liquidus

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English[edit]

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Etymology[edit]

From Latin liquidus. Doublet of liquid.

Noun[edit]

liquidus (plural liquidi or liquiduses)

  1. (chemistry, physics) A line, in a phase diagram, above which a given substance is a stable liquid and below which solid and liquid are in equilibrium. [from 1900]

See also[edit]


Latin[edit]

Etymology[edit]

From liqueō (I am liquid) +‎ -idus.

Pronunciation[edit]

Adjective[edit]

liquidus (feminine liquida, neuter liquidum); first/second-declension adjective

  1. liquid, fluid, flowing
    Antonym: solidus
  2. clear, transparent, limpid
  3. (figuratively) without interruption, smooth, fluid, flowing
  4. (figuratively) clear, calm, serene, peaceful
  5. (figuratively) unadulterated, unmixed, pure
  6. (figuratively) clear, manifest, evident, obvious, certain

Declension[edit]

First/second-declension adjective.

Number Singular Plural
Case / Gender Masculine Feminine Neuter Masculine Feminine Neuter
Nominative liquidus liquida liquidum liquidī liquidae liquida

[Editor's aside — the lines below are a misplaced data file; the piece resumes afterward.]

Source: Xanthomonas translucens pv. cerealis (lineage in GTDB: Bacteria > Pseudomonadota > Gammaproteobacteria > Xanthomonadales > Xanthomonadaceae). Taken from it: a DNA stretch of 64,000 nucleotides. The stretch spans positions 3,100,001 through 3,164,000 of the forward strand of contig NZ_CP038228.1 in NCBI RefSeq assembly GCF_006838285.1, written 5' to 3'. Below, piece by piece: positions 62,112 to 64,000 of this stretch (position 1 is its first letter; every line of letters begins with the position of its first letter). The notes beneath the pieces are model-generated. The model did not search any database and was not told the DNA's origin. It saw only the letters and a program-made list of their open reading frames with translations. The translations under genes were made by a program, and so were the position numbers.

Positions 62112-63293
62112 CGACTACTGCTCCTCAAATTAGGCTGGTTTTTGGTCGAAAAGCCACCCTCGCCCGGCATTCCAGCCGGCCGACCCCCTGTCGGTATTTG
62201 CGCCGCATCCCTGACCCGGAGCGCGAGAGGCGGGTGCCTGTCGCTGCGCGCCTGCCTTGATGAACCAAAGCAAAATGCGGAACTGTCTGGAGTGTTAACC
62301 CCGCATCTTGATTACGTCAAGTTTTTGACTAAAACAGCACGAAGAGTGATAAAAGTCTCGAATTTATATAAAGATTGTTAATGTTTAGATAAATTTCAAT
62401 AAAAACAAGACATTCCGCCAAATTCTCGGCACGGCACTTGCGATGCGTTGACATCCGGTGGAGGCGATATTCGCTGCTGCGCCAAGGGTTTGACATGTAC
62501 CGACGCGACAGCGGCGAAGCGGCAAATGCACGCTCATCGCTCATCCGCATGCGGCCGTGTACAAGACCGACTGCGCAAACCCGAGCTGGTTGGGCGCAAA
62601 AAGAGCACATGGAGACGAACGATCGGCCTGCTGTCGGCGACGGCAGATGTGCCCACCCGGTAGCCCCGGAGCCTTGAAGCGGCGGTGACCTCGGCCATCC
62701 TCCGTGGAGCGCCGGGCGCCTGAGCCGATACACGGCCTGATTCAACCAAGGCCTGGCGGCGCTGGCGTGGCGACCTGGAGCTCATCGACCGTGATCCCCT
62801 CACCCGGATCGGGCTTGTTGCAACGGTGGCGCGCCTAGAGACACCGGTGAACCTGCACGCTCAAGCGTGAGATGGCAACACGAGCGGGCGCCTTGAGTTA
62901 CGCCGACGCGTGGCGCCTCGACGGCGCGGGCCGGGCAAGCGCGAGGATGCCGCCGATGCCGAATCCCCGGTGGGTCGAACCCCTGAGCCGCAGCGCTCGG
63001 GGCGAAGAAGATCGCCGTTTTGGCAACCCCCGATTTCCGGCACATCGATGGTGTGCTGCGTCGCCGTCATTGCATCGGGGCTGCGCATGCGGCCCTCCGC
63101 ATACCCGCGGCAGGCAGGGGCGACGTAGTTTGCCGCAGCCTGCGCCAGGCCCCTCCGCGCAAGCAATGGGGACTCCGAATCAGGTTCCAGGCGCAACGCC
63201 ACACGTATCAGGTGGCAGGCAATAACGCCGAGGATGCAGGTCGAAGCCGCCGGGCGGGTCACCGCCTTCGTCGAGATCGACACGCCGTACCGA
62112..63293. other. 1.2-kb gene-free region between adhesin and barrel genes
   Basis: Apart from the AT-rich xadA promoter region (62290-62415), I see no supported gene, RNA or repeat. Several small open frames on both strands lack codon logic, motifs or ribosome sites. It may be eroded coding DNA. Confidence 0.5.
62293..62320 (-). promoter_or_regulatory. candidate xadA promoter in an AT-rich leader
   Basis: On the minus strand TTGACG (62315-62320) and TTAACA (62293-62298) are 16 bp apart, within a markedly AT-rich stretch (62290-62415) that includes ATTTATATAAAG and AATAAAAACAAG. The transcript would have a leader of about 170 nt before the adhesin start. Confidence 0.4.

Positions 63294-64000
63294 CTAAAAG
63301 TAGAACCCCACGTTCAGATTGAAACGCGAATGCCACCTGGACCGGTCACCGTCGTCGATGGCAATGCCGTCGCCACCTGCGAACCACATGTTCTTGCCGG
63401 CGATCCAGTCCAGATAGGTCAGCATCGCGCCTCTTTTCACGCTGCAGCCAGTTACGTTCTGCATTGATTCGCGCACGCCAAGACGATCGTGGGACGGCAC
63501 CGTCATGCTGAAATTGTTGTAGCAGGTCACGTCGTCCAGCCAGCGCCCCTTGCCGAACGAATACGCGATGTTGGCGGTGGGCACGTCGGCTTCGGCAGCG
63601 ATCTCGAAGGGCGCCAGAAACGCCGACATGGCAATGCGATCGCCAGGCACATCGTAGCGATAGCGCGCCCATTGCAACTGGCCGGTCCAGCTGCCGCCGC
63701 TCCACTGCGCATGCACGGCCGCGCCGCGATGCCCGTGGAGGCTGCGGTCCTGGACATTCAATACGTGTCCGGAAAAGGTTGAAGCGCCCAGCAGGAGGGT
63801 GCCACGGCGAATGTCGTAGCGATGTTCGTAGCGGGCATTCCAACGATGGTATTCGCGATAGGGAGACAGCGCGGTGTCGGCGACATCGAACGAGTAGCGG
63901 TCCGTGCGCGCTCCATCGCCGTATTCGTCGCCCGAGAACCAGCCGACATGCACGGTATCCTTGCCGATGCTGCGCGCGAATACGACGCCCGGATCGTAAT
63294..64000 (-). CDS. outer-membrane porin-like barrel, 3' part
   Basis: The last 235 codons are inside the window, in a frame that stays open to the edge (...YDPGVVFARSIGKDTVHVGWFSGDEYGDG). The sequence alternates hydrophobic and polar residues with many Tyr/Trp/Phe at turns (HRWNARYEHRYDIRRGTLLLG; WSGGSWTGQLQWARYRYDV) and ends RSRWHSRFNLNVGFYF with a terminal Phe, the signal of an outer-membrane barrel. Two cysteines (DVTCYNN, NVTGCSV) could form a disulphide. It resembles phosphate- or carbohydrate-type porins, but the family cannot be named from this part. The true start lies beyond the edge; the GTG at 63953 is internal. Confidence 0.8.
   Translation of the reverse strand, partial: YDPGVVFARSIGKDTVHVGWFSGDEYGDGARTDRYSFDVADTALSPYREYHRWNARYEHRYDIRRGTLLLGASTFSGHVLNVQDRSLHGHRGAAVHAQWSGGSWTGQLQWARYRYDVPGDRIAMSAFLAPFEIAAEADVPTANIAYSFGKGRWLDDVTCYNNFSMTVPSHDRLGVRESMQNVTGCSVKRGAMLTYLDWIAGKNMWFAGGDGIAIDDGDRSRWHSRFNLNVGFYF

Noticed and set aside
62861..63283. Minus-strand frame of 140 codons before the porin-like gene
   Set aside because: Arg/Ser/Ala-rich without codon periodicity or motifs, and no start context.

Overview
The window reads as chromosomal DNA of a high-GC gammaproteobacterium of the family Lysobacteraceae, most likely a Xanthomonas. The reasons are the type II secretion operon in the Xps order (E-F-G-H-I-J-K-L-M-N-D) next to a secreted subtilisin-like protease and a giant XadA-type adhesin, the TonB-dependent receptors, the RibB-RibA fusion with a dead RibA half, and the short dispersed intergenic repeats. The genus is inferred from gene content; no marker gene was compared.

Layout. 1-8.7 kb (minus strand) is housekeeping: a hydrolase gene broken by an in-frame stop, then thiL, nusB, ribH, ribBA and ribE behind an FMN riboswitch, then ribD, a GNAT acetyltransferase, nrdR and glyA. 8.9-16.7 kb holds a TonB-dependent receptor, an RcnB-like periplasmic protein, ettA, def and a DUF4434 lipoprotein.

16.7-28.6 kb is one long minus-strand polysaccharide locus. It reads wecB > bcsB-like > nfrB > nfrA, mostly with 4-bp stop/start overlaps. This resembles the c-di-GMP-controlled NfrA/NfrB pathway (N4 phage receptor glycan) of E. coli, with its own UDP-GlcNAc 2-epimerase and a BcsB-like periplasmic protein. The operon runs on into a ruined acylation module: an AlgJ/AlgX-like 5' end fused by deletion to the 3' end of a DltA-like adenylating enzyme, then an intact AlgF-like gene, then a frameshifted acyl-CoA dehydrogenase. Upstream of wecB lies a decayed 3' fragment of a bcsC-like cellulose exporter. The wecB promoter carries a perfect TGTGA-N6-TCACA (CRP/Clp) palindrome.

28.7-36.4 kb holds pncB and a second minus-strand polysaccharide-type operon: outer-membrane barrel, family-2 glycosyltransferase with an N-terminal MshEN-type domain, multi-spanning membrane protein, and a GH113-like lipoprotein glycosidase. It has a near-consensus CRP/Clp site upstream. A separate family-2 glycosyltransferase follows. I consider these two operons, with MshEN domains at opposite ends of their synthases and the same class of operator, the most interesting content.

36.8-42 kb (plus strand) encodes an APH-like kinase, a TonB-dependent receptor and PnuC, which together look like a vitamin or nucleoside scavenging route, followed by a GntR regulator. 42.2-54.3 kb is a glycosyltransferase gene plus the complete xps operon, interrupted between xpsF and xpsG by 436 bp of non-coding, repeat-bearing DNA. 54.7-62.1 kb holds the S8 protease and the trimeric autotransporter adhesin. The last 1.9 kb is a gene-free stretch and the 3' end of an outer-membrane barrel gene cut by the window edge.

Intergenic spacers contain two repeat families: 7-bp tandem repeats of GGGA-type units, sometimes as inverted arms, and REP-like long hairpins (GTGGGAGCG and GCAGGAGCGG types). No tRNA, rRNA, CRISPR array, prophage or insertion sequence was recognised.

Genitive liquidī liquidae liquidī liquidōrum liquidārum liquidōrum
Dative liquidō liquidō liquidīs
Accusative liquidum liquidam liquidum liquidōs liquidās liquida
Ablative liquidō liquidā liquidō liquidīs
Vocative liquide liquida liquidum liquidī liquidae liquida

Derived terms[edit]

Related terms[edit]

Descendants[edit]

References[edit]

  • liquidus in Charlton T. Lewis and Charles Short (1879) A Latin Dictionary, Oxford: Clarendon Press
  • liquidus in Charlton T. Lewis (1891) An Elementary Latin Dictionary, New York: Harper & Brothers
  • liquidus in Gaffiot, Félix (1934) Dictionnaire illustré Latin-Français, Hachette
  • liquidus in Ramminger, Johann (accessed 16 July 2016) Neulateinische Wortliste: Ein Wörterbuch des Lateinischen von Petrarca bis 1700[1], pre-publication website, 2005-2016